The Indian President, Dr. A.P. J. Abdul Kalam, has addressed the topic of energy independence in his speech to the 94th Indian Science Congress in Tamil Nadu. Raising his concerns for the level of carbon dioxide production through energy production, Dr. Kalam stated that he wanted to focus on how India can contribute in minimising carbon dioxide emissions. Currently, power generation capacity in India stands at 130,000 MW, but this is forecasted to increase to 400,000 MW by 2030. To achieve this massive boost in output, a range of different technologies will be required including large scale solar farms, wind farms, nuclear power plants, solid biomass and municipal waste. Power generated from renewable energy sources is hoped to increase from five percent today to twenty five percent by 2030.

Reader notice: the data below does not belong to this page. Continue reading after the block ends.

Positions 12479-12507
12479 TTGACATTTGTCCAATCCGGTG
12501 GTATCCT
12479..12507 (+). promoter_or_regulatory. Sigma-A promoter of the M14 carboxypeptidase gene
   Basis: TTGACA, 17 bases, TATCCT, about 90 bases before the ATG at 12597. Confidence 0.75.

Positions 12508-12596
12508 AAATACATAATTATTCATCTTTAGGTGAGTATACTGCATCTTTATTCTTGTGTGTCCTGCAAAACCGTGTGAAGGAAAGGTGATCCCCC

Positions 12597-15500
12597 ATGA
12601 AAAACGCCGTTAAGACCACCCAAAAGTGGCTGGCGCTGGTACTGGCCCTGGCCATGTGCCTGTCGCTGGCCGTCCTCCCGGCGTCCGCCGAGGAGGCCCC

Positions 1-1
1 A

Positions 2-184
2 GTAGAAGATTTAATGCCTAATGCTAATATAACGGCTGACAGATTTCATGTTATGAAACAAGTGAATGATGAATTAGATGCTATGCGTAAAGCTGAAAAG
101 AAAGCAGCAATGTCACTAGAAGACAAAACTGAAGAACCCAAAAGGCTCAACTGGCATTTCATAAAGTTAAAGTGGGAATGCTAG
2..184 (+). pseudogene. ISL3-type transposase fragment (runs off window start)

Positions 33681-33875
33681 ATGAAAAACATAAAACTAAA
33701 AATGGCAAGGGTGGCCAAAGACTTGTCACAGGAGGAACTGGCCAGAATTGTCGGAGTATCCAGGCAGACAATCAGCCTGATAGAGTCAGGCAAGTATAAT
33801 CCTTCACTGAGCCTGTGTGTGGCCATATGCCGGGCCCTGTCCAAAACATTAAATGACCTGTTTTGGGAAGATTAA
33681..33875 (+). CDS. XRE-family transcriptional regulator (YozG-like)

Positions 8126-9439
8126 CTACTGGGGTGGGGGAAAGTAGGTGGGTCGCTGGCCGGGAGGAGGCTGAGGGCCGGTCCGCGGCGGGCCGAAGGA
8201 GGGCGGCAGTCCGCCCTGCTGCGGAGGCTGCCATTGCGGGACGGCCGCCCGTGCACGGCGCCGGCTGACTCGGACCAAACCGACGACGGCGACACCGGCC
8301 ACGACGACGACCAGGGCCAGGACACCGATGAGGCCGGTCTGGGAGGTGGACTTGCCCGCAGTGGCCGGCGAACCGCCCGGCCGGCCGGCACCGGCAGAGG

India's partnership in the US FutureGen project to create the first zero emission fossil fuel plant was also highlighted. When operational, the prototype will be the cleanest fossil fuel fired power plant in the world.
On the transportation side, Dr. Kalam went on to say that India presently imports around 100 million tonnes of crude oil with a foreign exchange outflow of Rs. 1,50,000 Cr. per annum (nearly US $34 billion). This will rise to 300 million tonnes of imports by 2030 at present growth rates. Plans to reduce these imports include producing ethanol and biodiesel for blending at levels of 30 percent to 40 percent with petrol and diesel respectively. Biodiesel is set to be produced from 20 million hectares of Jatropha Curcas plantations, which is one third of the present waste land available in the country where Jatropha can be planted. At the same time though, he urged that research continue on future technologies like hydrogen.